and communicated to the commissioners through the agency of two judges of the Supreme Court of the United States—Justices Nelson of New York and Campbell of Alabama. On March 15, according to the statement of Judge Campbell, See letter of Judge Campbell to Colonel George W. Munford in Papers of the Southern historical Society, appended to Southern Magazine for February, 1874. Justice Nelson visited the Secretaries of State and of the Treasury and the Attorney General (Seward, Chase, and Bates), to dissuade them from undertaking to put in execution any policy of coercion. During the term of the Supreme Court he had very carefully examined the laws of the United States to enable him to attain his conclusions, and from time to time he had consulted the Chief Justice [Taney] upon the questions which his examination had suggested. His conclusion was that, without very serious violations of Constitution and statutes, coercion could not be successfully effected by the executive depart
Colin Campbell (search for this): chapter 3.35
as much as the Administration can bear. Judge Campbell adds: I concurred in the conclusion thn, on the same day, to the commissioners. Judge Campbell tells us that Crawford was slow to consente of Seward to be reduced to writing, with Judge Campbell's personal assurance of its genuineness an take all the risks of sunshine.—Letter of Judge Campbell to Colonel Munford, as above. This writtenesent. Of the result of these interviews, Judge Campbell states: The last was full and satisfac dispatch of Governor Pickens was taken by Judge Campbell to Seward, who appointed the ensuing Mondaanswer. At that interview Seward informed Judge Campbell that the President was concerned about thet the fort was to be forthwith evacuated. Judge Campbell in his account of the interview, says: I aas addressed to Seward upon the subject by Judge Campbell, in behalf of the commissioners, again ask four days before Seward's assurance given Judge Campbell—after conference with the President—that t[10 more...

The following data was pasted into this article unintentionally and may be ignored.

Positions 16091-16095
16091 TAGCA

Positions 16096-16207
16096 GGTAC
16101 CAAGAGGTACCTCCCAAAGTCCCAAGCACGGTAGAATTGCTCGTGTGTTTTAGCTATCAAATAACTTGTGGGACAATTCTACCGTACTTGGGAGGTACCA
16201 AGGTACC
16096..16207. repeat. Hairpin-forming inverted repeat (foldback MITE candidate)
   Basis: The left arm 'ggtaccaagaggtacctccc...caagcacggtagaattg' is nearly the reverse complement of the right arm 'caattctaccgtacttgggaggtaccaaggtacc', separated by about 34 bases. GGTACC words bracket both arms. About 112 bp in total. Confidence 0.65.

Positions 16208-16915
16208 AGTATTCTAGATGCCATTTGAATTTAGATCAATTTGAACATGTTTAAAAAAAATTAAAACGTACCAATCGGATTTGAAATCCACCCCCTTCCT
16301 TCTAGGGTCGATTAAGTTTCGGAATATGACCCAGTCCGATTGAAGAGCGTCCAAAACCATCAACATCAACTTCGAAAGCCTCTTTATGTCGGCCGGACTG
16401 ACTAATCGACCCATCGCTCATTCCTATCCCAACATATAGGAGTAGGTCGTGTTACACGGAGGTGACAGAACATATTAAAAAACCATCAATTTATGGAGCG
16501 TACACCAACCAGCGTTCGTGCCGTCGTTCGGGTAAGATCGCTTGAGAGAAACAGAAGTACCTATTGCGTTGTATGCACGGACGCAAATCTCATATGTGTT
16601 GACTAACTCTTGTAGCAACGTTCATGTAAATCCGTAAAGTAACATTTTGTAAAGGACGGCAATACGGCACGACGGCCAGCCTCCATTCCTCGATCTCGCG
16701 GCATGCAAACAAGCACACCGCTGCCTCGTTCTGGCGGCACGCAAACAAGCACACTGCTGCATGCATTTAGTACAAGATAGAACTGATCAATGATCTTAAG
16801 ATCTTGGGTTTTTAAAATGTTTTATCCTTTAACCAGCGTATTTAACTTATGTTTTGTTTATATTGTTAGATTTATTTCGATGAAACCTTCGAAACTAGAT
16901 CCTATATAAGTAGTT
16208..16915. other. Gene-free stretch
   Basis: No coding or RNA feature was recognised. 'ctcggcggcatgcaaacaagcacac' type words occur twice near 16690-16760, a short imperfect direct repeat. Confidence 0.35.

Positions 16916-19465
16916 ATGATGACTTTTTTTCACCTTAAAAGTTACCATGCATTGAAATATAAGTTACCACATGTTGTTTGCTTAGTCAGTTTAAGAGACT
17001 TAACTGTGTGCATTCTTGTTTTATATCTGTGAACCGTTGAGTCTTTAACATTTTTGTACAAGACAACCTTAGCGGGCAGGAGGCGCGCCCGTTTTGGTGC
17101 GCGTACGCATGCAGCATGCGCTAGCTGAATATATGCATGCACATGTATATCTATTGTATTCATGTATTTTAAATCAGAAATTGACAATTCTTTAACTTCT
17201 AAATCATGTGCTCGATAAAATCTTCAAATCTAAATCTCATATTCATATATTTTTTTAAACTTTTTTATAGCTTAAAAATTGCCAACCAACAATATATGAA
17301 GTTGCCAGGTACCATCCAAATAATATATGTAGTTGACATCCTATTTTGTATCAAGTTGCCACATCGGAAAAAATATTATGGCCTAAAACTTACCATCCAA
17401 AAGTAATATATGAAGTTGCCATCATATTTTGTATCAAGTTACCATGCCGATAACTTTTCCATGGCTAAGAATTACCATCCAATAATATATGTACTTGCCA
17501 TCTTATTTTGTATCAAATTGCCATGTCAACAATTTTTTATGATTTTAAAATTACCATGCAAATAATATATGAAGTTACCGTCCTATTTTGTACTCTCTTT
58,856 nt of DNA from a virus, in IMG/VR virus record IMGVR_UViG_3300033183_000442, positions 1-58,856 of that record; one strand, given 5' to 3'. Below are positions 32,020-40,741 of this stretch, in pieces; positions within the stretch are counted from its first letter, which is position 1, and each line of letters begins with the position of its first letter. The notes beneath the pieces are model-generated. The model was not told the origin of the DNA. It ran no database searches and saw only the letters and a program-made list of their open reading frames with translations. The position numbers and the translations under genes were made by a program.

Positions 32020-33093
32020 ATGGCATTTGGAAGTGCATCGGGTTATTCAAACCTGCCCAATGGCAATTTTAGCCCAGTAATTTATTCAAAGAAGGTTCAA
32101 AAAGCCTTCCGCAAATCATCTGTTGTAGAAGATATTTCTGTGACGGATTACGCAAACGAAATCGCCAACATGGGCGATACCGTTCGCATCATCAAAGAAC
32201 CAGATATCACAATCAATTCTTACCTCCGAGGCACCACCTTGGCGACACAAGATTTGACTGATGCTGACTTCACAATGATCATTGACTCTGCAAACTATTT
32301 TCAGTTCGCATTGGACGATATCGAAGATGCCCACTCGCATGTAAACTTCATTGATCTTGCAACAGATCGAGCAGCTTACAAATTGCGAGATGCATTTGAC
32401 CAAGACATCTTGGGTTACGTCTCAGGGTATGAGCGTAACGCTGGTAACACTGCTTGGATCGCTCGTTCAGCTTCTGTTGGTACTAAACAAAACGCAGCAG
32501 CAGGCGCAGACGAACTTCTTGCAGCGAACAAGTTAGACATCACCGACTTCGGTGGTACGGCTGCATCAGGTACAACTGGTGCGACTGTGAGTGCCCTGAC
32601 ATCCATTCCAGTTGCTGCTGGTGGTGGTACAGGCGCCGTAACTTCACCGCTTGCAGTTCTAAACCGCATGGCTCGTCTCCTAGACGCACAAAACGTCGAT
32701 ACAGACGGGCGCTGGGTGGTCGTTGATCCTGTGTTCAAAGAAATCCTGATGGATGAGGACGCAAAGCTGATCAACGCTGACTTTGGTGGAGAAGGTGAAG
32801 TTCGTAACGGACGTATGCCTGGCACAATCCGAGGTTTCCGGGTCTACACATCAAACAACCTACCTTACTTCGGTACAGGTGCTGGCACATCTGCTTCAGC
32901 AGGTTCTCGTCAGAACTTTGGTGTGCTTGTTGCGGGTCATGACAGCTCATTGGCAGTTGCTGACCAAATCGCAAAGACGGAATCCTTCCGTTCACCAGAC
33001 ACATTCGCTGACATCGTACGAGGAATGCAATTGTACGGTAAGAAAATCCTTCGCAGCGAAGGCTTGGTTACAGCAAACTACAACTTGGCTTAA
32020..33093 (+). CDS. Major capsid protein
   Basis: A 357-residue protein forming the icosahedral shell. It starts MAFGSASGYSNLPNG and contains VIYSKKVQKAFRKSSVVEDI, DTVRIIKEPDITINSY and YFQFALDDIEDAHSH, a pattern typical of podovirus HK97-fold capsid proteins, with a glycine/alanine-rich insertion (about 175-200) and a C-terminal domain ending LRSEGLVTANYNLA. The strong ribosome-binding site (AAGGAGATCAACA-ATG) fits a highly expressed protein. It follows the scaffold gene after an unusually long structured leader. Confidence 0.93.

rts Sumter and Pickens Secretary Seward's assurances duplicity of the Government at Washington Fox's visit to Charleston-secret preparations for coercive measures visit of Lamon renewed assuranclies and reenforcements to the garrison, with the view of retaining possession of the fort! G. V. Fox, afterward Assistant Secretary of the United States Navy, had proposed a plan for reenforcing devise measures by means of which this promise might be broken. On his arrival in Charleston, Fox tells us that he sought an interview with Captain Hartstein of the Confederate Navy, and through ed to return in a very few days for that purpose. This, it will be remembered, occurred while Fox was making active, though secret, preparations for his relief expedition. Colonel, or Major Lapedition which had been secretly in preparation for some time at New York, under direction of Captain Fox, was now ready to sail, and might reasonably be expected to be at Charleston almost immediate
F. W. Pickens (search for this): chapter 3.35